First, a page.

Creating Water Abundance in Space

Paragon Space Development’s Landmark Technology to Revolutionize Missions

By Stephen Fleming

Space wants to kill you. It’s either too hot or too cold, it’s drenched in poisonous radiation and it doesn’t have any air to breathe. Just surviving for more than a few seconds is an engineering challenge. But once the immediate threats are solved — where do you find water to drink?

For short missions, like the Apollo moon landings, the answer was simple. Missions brought along enough water to drink and to rehydrate freeze-dried astronaut meals. Washing was minimal. And a flush toilet was something to look forward to when returning to Earth.

But the United States and other nations have continuously occupied the International Space Station since Bill Clinton was U.S. president. Scott Kelly, brother of U.S. Sen. Mark Kelly of Arizona, spent over a year on the ISS and dozens of astronauts have lived aboard for six months or more. The National Academies of Sciences, Engineering and Medicine recommend that an adult should consume up to 3.7 liters of water per day—nearly one gallon. That’s not counting strenuous activity like spacewalks. This means each crew member will literally drink his or her weight in water every 25 days.

For a crew of six, if water was managed like the Apollo missions, that would mean carrying up over 2000 gallons of water per year, at a launch cost of over $80 million. Supplying the same crew on a multi-year Mars mission, where the water would have to be rocketed to the red planet and back, would cost hundreds of millions of dollars. There had to be a better way.

There is. On Earth, water is recycled through a complex series of natural processes where wastewater is treated, returned to streams, flows to the ocean, evaporates into the atmosphere, then falls as rain to be captured and used again. That cycle takes place over multiple years and thousands of miles. In a closed environment like the space station, that must be done in a compact, power-efficient package. 

The world’s experts doing just that are at Paragon Space Development Corporation, headquartered in Tucson.

Some of Paragon’s founding members came out of the Biosphere 2 project in the late 1990s—an early, overly ambitious attempt to develop life-support systems that could support humans in a sealed environment like a lunar or Martian colony. The Biosphere 2 project tried to generate everything needed to keep eight people alive for two years: breathable air, drinkable water and nutritious food, with no inputs from outside.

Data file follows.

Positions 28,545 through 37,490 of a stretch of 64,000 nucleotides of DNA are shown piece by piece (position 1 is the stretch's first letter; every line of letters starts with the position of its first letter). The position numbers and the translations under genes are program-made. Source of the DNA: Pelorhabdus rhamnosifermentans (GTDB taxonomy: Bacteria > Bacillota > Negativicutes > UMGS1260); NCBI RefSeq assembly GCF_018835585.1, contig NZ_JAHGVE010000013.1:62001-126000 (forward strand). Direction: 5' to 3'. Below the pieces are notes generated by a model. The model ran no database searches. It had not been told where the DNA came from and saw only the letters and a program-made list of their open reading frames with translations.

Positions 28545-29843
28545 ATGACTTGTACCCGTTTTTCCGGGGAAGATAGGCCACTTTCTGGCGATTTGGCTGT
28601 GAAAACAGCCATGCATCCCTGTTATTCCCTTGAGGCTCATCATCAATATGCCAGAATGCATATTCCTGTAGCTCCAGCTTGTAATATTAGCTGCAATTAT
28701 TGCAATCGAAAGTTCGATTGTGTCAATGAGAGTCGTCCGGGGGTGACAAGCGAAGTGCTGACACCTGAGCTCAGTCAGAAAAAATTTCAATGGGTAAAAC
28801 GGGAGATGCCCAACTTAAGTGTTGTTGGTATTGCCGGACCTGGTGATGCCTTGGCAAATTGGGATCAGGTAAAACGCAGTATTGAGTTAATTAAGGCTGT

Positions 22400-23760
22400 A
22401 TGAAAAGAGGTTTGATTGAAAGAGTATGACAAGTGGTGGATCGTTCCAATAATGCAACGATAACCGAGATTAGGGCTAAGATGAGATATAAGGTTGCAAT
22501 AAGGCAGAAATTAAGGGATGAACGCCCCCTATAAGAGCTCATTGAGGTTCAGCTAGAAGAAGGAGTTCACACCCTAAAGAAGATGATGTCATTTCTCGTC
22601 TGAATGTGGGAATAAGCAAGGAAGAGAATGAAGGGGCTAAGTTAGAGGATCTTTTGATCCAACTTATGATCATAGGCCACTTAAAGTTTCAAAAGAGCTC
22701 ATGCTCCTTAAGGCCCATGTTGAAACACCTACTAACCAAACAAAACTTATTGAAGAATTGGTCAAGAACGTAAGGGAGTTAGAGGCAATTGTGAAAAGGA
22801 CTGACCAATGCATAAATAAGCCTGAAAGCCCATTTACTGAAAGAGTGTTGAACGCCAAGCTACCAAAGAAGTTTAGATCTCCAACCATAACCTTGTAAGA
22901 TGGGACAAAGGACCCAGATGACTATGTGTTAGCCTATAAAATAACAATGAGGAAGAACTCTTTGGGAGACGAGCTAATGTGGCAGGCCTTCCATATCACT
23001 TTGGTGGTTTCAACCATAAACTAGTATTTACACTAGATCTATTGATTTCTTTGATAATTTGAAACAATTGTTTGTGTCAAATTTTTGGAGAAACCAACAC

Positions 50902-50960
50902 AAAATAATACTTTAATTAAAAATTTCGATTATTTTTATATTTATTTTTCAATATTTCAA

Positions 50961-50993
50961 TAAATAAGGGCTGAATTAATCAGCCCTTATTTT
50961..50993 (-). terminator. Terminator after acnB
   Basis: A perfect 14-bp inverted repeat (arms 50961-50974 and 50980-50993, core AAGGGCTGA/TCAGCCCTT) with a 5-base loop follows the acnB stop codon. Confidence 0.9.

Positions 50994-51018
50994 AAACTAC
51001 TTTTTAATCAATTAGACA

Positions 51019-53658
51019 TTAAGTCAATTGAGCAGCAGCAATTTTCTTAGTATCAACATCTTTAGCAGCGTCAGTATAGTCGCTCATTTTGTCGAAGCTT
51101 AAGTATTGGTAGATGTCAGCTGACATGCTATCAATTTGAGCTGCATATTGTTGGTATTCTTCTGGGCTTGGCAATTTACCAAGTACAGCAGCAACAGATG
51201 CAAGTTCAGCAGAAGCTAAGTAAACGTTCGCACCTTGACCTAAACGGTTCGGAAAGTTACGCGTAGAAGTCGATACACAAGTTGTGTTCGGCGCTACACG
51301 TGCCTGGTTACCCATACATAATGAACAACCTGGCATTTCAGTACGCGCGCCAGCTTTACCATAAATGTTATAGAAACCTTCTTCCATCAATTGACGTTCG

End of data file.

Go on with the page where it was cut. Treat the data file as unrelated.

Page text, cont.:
Due to some rushed engineering, the balance didn’t work out and they had to inject oxygen into the system after 1.5 years. Biosphere 2 remains active today, as a busy University of Arizona research center focused on climate change. But two of the original 

“Biospherians” – Jane Poynter and Taber MacCallum joined with Grant Anderson, a hard-core techie working at Lockheed Martin designing the space station solar arrays, to form Paragon. In 2014, Anderson became the CEO of Paragon, where he remains today.

For over 27 years, Paragon’s engineers have specialized in keeping humans alive in harsh environments. Paragon has worked on every major human space flight program since 1999. One of the company’s latest projects is its Brine Processing System, which launched to the International Space Station on Feb. 20. 

This system joins other Paragon hardware already on orbit, and it recycles astronaut urine to produce pure, drinkable water. Paragon’s patented process uses forced convection of dry spacecraft cabin air plus dual-membrane distillation to purify and recover available water while filtering out contaminants. 

The existing ISS systems recover between 75% and 90% of wastewater, but the new Paragon BPS is expected to hit 98% efficiency during its one-year trial–reducing the prohibitive 2000 gallon/year requirement to an easily-managed 40 gallons of replacement water.

Astronauts, commercial crew and tourists will soon be spending months and years on multiple space stations, the moon and eventually Mars and deep space. Humans need water to live, and the cost to ship enough to support long-duration missions is prohibitive. Reliable and efficient water recovery technology isn’t as visually impressive as a rocket launch from Cape Canaveral—but it’s an enormous technological challenge, and one that is critical to the exploration and settlement of outer space.  

Paragon is also working on the next challenge–recovering, separating and cleaning water extracted from the moon and Mars–with more high-tech innovations.  Based on Paragon’s innovations, the long road to taking a drink of water in space starts right here in Tucson.

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